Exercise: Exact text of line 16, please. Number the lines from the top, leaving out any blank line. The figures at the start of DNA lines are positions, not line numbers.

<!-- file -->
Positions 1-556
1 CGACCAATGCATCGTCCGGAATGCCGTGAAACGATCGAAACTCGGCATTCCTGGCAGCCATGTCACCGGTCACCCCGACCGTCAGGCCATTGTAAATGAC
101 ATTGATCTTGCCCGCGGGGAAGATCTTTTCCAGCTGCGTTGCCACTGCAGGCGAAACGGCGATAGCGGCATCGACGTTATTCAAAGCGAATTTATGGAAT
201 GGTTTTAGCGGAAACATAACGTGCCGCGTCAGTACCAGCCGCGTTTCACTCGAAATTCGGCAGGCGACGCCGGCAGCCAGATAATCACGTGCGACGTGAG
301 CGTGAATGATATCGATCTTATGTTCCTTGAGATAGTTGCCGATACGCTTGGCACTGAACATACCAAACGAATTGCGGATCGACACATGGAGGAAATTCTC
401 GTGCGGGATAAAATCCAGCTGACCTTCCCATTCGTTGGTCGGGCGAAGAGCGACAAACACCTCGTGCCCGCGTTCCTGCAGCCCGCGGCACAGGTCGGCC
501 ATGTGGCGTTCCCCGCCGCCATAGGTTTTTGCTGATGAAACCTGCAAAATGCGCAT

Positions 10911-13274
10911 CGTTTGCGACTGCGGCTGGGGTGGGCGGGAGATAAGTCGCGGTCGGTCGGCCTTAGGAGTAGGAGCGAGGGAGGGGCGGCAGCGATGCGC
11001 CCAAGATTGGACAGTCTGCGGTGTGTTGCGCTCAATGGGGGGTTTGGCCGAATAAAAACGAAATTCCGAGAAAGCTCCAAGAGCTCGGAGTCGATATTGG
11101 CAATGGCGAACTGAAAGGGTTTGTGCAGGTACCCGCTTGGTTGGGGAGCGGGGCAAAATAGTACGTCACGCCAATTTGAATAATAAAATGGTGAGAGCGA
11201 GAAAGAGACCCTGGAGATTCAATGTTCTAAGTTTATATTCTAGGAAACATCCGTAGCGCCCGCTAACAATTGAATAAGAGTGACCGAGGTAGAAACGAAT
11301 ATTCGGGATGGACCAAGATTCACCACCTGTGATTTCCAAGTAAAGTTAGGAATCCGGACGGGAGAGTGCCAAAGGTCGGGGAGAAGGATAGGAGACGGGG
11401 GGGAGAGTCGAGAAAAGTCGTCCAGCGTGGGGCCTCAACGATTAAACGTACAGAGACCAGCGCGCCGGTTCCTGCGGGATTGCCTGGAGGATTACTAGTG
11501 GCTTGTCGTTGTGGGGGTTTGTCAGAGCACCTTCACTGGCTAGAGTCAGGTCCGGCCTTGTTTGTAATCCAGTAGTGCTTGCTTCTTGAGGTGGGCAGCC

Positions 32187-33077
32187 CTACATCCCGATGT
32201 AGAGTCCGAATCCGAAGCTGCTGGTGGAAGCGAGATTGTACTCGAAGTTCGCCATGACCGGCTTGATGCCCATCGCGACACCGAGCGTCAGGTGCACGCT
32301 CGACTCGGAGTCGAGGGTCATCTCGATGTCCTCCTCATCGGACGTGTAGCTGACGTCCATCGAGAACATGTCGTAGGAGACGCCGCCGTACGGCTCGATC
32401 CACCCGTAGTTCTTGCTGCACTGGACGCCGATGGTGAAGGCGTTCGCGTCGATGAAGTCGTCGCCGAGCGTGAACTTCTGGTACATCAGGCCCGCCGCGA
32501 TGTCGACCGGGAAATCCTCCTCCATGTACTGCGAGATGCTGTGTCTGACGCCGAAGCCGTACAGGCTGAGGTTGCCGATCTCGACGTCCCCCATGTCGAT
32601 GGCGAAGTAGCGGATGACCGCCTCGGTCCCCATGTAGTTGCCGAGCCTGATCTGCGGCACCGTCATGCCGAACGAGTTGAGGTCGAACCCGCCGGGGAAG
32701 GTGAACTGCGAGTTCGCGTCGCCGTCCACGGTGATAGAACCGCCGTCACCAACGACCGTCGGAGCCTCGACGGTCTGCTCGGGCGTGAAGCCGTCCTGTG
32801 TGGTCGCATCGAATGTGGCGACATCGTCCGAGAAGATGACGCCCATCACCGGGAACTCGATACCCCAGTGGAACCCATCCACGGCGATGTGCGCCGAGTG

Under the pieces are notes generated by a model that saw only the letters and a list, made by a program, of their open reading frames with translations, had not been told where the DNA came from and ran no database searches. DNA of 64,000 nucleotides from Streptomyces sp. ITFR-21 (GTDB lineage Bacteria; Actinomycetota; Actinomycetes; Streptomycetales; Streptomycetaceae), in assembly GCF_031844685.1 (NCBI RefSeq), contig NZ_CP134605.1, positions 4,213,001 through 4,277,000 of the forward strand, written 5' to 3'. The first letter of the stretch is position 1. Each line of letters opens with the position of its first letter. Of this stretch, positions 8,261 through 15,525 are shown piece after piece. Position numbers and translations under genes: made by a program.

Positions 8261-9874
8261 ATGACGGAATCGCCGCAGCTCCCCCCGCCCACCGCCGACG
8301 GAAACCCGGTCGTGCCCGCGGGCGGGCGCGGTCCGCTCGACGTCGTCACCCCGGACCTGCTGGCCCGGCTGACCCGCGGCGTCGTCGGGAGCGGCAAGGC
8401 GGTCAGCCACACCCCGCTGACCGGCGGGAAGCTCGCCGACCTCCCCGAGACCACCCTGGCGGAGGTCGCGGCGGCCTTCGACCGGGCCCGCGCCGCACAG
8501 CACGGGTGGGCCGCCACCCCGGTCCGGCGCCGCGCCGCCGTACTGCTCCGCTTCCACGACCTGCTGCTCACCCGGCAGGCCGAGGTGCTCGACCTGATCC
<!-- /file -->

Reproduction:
Positions 32187-33077